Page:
HENDERSON, J., delivered the opinion of the Court.
The appellant and Paul Pettigrew were jointly indicted for the murder of Daniel Massey in Worcester County. Pettigrew pleaded guilty. The appellant pleaded not guilty, elected trial by jury, and was found guilty of murder in the first degree without capital punishment. Two statements made by the accused were put in evidence, the second constituting a confession, and the propriety of its admission constitutes the first question raised here.
At the trial nine witnesses placed Sturgis or his automobile in the vicinity of the crime on March 5, between 5:30 and 8:00 A.M., a fact he admitted at the trial. Pettigrew, the accomplice, testified for the State that the plan to rob Massey had been conceived by the appellant, that the appellant drove him to the scene, picked him up afterwards, and they divided the loot.
The appellant contends that the confession contained in the second statement offered in evidence was involuntary because the accused had been confined in jail four days without a hearing and without the services of counsel. It is not contended that any force or coercion was employed by the police, or that any promises were made or inducements offered, except "they told me they'd carry me to the lie detector," and that they did. Sturgis testified at one point that Sheriff Tyler "started raising his voice a little bit," and "I didn't want him to get to hollering at me * * *." Sheriff Tyler emphatically denied that he raised his voice or "hollered at" the accused, whom he had
Few cases in this Court, or in the Federal courts, which have come to our attention, are so barren of evidence that the confession was involuntary. Cf. Bean v. State, 234 Md. 432, 199 A.2d 773, and Haynes v. Washington, 373 U.S. 503. The appellant did not testify that he was influenced by the length of detention, or that he was mistreated in any way. He concedes that the arrest was legal. He does not state that he ever requested to see an attorney or that his request was denied. We think this fact distinguishes the case from Escobedo v. Ill. 378 U.S. 478, just decided. Moreover, the statements he signed contained a statement that he had been advised of his constitutional right to remain silent. We find no error in the admission of the confession in the instant case.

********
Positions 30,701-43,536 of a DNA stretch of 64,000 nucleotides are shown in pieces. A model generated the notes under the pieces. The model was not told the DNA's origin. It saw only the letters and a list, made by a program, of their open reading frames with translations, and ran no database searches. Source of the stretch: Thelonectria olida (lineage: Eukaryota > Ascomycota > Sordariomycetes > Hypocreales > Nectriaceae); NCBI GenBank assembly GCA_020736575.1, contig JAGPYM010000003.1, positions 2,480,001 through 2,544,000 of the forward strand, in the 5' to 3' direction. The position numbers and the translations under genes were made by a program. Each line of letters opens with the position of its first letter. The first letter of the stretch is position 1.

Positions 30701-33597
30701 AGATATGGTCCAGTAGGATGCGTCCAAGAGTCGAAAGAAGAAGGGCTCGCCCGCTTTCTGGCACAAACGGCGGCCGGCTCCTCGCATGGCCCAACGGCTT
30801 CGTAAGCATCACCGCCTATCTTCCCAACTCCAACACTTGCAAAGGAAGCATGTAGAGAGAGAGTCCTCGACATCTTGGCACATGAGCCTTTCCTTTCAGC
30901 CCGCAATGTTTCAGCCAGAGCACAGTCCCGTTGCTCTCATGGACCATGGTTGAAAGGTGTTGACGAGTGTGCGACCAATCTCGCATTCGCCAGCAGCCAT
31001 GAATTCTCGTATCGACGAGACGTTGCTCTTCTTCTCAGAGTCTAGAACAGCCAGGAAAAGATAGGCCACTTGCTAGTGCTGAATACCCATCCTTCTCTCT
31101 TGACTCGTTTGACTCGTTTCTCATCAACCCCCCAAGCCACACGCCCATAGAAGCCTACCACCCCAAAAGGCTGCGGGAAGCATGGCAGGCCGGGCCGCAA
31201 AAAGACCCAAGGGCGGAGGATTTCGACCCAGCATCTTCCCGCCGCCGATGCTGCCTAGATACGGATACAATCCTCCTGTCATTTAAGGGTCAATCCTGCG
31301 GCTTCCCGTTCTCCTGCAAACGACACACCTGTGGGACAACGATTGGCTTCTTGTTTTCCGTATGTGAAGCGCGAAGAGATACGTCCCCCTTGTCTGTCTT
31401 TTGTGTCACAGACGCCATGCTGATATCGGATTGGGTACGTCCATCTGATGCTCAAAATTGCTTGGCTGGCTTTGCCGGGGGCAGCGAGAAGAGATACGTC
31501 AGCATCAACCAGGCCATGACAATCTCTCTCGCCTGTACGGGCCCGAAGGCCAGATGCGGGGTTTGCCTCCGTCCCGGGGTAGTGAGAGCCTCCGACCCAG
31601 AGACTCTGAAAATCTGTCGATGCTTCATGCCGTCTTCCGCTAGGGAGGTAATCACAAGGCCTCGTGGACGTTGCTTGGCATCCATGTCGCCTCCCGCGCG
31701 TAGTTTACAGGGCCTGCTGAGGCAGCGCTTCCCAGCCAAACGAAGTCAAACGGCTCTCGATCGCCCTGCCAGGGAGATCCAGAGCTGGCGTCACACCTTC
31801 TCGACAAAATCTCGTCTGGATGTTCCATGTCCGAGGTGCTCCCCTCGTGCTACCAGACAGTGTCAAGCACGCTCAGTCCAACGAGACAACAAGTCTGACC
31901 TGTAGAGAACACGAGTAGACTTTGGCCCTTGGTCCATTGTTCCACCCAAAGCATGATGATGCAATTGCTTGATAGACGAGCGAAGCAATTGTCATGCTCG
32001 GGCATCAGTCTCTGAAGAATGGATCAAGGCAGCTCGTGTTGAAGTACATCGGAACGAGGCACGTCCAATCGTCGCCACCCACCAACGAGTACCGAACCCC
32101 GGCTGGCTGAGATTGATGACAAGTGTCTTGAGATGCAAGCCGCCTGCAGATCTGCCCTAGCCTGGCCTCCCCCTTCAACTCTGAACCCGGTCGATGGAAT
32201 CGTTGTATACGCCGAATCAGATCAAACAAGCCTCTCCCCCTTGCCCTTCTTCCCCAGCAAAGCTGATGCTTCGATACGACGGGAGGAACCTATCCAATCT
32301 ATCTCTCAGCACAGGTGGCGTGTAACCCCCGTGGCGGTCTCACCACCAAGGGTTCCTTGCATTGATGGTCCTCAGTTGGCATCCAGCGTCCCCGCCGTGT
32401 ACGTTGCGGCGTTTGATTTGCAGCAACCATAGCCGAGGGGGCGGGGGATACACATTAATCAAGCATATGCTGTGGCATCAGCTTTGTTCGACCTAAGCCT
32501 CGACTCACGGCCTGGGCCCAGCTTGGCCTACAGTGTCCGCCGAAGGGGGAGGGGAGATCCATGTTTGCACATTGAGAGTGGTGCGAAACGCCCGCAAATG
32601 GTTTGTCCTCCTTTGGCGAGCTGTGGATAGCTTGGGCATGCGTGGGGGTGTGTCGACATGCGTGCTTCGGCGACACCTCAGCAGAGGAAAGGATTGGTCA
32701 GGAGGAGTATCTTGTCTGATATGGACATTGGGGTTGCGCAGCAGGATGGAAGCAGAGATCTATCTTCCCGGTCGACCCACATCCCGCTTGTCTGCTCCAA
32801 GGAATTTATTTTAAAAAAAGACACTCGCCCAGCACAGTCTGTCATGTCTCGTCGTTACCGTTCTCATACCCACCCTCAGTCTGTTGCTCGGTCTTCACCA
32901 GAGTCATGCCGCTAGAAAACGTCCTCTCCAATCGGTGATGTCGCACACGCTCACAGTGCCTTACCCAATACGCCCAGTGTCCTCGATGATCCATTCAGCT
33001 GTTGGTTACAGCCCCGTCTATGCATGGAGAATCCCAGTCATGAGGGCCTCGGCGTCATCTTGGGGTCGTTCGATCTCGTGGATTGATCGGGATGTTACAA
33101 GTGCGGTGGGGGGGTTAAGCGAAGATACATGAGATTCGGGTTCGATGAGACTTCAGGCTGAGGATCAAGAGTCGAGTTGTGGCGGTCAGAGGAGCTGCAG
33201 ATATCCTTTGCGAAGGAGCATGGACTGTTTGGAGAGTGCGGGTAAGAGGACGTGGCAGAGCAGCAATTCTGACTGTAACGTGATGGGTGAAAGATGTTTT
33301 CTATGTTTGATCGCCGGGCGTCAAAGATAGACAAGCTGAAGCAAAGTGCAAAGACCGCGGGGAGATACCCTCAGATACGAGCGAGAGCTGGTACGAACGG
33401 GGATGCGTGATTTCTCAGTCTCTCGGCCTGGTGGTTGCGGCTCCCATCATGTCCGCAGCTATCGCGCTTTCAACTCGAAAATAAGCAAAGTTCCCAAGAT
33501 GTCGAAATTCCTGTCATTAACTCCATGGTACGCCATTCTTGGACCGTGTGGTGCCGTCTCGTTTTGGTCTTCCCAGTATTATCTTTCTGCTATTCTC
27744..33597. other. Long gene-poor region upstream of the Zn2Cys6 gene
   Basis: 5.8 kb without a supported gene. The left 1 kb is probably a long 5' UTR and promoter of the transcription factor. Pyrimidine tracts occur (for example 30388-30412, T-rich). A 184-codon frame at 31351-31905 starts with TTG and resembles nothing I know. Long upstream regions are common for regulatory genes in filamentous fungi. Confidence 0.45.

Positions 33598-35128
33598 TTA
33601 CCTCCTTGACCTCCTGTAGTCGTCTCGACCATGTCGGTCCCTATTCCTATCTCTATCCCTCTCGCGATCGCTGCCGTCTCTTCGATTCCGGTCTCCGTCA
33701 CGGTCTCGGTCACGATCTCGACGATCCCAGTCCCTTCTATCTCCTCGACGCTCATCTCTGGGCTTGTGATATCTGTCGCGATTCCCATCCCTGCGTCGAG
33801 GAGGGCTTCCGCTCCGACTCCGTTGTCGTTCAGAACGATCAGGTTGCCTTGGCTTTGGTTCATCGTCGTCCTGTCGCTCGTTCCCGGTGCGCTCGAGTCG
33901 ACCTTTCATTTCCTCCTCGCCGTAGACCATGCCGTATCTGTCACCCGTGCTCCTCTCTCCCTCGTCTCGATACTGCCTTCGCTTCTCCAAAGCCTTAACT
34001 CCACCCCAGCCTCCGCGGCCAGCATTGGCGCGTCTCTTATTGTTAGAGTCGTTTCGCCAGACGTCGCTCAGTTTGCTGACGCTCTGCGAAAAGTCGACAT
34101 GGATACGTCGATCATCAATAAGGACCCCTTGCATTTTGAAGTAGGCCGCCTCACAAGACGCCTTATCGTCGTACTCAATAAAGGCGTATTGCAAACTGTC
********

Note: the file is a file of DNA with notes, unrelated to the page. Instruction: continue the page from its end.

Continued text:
The appellant further contends that the conviction should be reversed because Pettigrew on December 9, 1963, signed a statement under oath to the general effect that Sturgis had not been a participant in the crime, and that he was induced to give perjured testimony through fear of the death penalty and threats by the State's Attorney. On December 13, 1963, this statement was filed in the trial court and included in the record transmitted to this Court, although the trial had been completed on October 25, 1963, and sentence imposed, after the denial of a motion for new trial, on October 31, 1963.
We think it is clear that the statement is not properly before us. A similar statement was forwarded to this Court in Coleman v. State, 209 Md. 379, after the case had been argued but before a decision. We held that the statement was not properly before us. Cf. Jones v. State, 214 Md. 525. The problem of the recanting witness is not new. See State v. D'Onofrio, 221 Md. 20, Coleman v. State, 221 Md. 30, Ellinger v. Warden, 221 Md. 628,